May 22 2008

Google Health

Published by at 5:21 am under Privacy

Eric Irvin, Senior Consultant at IrvTech, suggested I blog about Google’s recent announcement of Google Health and I countered by challenging him to write up a post of his own, and here it is. Eric doesn’t have a blog, so if you want to get in touch with him, leave a comment or contact me and I’ll forward it on to him. Without further ado:

Google Health by Eric Irvin:

Google has recently offered a service to track and monitor your own personal health records. Google Health provides a centralized manner of health information management, utilizing Google’s signature API. Google has assured users that they will protect and secure the data. The problem is the Health Care Industry already has a standard of privacy and protection with HIPAA.
Health portability and privacy has always been a problem in the Health Care Industry. This has been largely due to the industry facing lawsuits due to a lack of privacy regulations, and/or questions relating to how data should be shared between insurance companies, hospitals, and other medical care providers. Out of these legal questions, and lack of clarity, the Health Insurance Portability and Accountability Act was passed in 1996.

Google believes that it should not be regulated by HIPAA because they are not a health care provider. Google addresses this in a post from a development blog.

“Some have asked how Google Health relates and compares to the privacy protections for patients under the Health Insurance Portability and Accountability Act (HIPAA), a federal law that establishes privacy standards for patient health information. Unlike a doctor or health plan, Google Health is not regulated by HIPAA because Google does not provide health care services.”

I disagree with Google’s not wishing to comply with HIPAA regulations, which would apply a baseline of security checks and safeguards to protect customer information. With other industry requirements (such as PCI, SOX), privacy and protections extends itself towards anyone exchanging customer information. While the law, in itself, does not require Google to do so, I think it sets a standard of expectation for people who choose to use the service. Because Google is not subjecting itself to HIPAA, there is no legal requirement for them to keep your information private, other than the terms of service.

Google could begin providing information to pharmaceutical companies as to who has which medical problems, and allow them to target advertisements to them. This would be a horrible invasion of privacy, and breach of a basic trust. While Google has not announced any plans to do so, their own terms of service allow them to change their own policies at any time without notice. At least HIPAA requires a vote from Congress to extend, withdraw, or modify any protections or use of said information.

While HIPAA was established for the sake of protecting patients rights from Health Providers, Insurance Companies, et al., the question remains, should a third-party company who has access to Health Information be governed by those same rules?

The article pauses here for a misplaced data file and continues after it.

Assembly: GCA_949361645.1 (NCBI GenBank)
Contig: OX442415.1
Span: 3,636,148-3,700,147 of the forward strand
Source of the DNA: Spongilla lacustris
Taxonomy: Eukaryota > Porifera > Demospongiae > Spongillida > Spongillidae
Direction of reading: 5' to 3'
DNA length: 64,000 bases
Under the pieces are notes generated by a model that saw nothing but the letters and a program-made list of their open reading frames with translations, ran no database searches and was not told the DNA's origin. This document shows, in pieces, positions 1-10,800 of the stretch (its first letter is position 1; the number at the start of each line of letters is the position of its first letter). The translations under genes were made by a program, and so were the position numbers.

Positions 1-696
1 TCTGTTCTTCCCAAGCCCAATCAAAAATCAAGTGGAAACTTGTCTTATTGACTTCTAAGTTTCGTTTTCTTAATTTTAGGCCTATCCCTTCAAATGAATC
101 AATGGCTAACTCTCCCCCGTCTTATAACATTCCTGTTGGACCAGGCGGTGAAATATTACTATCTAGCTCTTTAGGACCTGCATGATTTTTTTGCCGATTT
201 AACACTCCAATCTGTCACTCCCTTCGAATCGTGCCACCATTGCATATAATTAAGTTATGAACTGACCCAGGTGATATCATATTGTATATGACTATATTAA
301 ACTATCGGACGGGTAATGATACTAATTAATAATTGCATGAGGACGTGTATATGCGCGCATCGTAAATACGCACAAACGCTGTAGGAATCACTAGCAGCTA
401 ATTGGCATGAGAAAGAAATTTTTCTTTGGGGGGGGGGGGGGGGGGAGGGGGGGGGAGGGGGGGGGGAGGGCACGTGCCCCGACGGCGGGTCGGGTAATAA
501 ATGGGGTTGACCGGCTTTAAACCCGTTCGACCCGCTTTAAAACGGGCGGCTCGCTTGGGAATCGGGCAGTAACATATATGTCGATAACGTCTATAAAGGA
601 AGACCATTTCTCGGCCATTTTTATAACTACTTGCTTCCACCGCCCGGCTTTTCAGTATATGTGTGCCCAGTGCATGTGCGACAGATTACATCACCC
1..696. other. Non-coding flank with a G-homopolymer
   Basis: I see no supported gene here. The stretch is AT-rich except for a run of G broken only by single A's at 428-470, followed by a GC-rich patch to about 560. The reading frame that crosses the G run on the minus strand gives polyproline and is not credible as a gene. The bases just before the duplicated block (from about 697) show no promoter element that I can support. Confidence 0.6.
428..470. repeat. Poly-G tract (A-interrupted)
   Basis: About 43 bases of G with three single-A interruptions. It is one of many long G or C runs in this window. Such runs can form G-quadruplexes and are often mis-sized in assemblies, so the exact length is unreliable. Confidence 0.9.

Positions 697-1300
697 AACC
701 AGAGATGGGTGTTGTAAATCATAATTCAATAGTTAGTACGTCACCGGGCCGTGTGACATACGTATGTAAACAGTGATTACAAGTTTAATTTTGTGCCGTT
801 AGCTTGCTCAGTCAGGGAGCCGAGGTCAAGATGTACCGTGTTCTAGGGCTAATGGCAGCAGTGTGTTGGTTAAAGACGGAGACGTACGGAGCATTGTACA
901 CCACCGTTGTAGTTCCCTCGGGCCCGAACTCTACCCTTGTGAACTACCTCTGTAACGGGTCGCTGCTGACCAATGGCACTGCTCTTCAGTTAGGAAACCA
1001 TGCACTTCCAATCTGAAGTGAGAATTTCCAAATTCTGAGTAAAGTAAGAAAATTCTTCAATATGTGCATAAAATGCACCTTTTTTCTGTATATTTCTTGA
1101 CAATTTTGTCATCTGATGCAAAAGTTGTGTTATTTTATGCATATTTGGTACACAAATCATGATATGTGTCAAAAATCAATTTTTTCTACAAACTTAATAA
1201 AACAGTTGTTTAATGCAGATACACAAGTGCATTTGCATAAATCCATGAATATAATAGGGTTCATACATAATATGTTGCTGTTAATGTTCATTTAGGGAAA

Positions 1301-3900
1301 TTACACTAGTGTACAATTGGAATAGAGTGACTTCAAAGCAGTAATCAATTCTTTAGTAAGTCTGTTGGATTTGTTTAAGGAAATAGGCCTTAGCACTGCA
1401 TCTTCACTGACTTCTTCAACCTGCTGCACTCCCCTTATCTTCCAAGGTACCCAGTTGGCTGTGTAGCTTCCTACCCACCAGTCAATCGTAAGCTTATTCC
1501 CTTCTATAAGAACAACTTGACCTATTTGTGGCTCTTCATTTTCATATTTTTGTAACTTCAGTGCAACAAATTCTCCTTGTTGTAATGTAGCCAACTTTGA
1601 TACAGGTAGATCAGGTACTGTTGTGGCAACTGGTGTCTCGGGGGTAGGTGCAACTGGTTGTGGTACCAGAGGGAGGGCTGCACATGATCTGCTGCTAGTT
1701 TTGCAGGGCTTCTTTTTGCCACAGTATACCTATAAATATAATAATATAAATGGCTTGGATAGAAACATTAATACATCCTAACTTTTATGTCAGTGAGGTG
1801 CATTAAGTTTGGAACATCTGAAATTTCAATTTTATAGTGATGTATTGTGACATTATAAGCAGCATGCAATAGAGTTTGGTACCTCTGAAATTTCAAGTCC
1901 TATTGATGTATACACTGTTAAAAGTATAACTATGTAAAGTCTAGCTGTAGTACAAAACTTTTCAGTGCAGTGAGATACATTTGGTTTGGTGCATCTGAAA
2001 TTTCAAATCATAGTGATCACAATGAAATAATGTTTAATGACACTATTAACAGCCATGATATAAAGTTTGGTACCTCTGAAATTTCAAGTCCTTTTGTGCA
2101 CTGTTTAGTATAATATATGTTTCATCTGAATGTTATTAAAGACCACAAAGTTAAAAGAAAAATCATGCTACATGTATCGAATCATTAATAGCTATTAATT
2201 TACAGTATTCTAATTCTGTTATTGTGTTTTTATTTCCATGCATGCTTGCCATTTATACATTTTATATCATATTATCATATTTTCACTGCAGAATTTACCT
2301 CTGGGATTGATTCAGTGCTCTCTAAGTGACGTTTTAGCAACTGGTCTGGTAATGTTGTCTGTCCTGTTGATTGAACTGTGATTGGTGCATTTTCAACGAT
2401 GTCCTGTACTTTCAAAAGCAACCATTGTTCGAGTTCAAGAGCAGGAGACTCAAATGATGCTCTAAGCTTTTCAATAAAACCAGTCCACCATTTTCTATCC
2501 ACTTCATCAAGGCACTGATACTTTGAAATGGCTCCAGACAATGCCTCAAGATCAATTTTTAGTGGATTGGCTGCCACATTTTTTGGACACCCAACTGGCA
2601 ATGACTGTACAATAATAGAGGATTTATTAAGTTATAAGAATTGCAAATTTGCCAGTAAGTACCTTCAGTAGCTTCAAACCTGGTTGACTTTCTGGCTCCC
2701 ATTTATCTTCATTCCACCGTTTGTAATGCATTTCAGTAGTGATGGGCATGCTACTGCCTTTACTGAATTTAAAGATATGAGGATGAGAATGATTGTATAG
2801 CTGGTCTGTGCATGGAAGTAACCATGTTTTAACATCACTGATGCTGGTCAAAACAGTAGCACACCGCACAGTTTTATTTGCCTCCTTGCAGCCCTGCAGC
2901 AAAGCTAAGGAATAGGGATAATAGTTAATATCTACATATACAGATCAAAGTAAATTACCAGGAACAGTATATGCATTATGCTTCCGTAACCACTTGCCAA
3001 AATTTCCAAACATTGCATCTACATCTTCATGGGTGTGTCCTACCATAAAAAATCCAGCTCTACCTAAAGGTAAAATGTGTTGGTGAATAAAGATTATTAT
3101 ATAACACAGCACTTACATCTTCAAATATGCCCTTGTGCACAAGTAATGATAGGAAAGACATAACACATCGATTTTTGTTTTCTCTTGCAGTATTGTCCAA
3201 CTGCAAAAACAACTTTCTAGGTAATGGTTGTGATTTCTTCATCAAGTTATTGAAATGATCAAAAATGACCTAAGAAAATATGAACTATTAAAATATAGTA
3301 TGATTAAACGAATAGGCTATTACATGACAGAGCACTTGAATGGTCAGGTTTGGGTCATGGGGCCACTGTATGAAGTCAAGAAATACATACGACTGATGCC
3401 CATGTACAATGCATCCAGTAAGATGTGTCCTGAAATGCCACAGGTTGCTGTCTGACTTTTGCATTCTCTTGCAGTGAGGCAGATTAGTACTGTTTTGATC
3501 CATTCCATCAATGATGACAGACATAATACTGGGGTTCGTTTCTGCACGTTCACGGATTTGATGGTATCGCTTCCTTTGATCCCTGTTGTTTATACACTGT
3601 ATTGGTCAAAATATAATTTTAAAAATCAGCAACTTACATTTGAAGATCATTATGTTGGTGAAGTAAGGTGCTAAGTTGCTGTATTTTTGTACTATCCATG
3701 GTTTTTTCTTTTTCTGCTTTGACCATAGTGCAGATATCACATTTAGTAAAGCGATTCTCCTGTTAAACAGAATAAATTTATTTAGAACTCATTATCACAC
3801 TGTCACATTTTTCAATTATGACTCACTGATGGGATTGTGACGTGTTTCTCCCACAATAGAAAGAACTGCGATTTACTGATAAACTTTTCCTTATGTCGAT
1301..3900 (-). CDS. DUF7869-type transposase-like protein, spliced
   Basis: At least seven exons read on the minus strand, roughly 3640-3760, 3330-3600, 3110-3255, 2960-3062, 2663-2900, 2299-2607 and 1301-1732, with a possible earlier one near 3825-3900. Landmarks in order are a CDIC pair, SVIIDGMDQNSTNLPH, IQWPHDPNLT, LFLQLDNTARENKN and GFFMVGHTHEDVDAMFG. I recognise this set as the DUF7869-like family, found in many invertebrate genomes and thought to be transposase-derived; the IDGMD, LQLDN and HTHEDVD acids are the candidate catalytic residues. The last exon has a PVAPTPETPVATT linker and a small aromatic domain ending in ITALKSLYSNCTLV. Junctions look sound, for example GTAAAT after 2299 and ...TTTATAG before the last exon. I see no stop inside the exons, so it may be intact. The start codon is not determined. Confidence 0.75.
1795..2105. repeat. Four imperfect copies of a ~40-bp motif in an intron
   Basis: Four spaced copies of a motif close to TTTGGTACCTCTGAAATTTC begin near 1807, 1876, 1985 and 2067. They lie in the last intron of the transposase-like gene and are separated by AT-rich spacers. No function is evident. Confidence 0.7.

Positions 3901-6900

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3 responses so far

3 Responses to “Google Health”

  1. Pierceon 25 May 2008 at 1:09 am

    Wow, I have never heard of Google Health! Thanks for this post, I will look deep into this.

  2. Jimon 27 May 2008 at 7:51 am

    There are a couple of vectors here that I want to approach…

    1) Anyone who feels that by putting their medical information in Google’s hand is doing the right thing to help their doctors and medical professionals needs to have some additional medical help.

    2) Google saying that they are outside of HIPAA and don’t have to be judged by those standards is wrong. The underlying guidance of HIPAA (and PCI for that matter) is the protection of data (medical and/or financial) and as such that data should be handled in accordance with whatever guidelines are in place to protect it… and while I am sure that Google has every intention to ensure that this data is not misappropriated… they are after all a commercial enterprise with the end goal of making money for their shareholders and financiers and will continue to do that as much as they can.

    Just a couple of inital thoughts…

  3. Dr Bonison 27 May 2008 at 2:18 pm

    Hi everyone,

    I am a family physician. As a doctor and biomedical informatics expert I am really concerned about the new privacy threats that Personal Health Records will put into the arena.

    There’s no doubt (from my point of view as a Emergency Room doctor) that having access to your main diseases, treatments and some well selected medical information (but not ALL your medical information) can be useful for your healthcare.

    But are the privacy risks higher than the potential benefits?

    I like the quote of Eric S. Raymond when he says: “Often, the most striking and innovative solutions come from realizing that your concept of the problem was wrong.”

    As a lover of hacking culture I try to apply this principle in my own area of knowledge (medicine and medical informatics).

    So I realized that the security of a system depends on two factors: the effort needed to breach the system and the potential value of the information inside the system.

    You can increase the “security” of your system by making harder to breach it or by decreasing the value of the information inside.

    So I decided to build the first TOTALLY ANONYMOUS Personal Health Record system. No email, no name, no identity needed to access to the service.

    Its name is keyose and can be found in: http://www.keyose.com/

    Please take a look on it. Any comments will be of great value.

    Dr Julio Bonis

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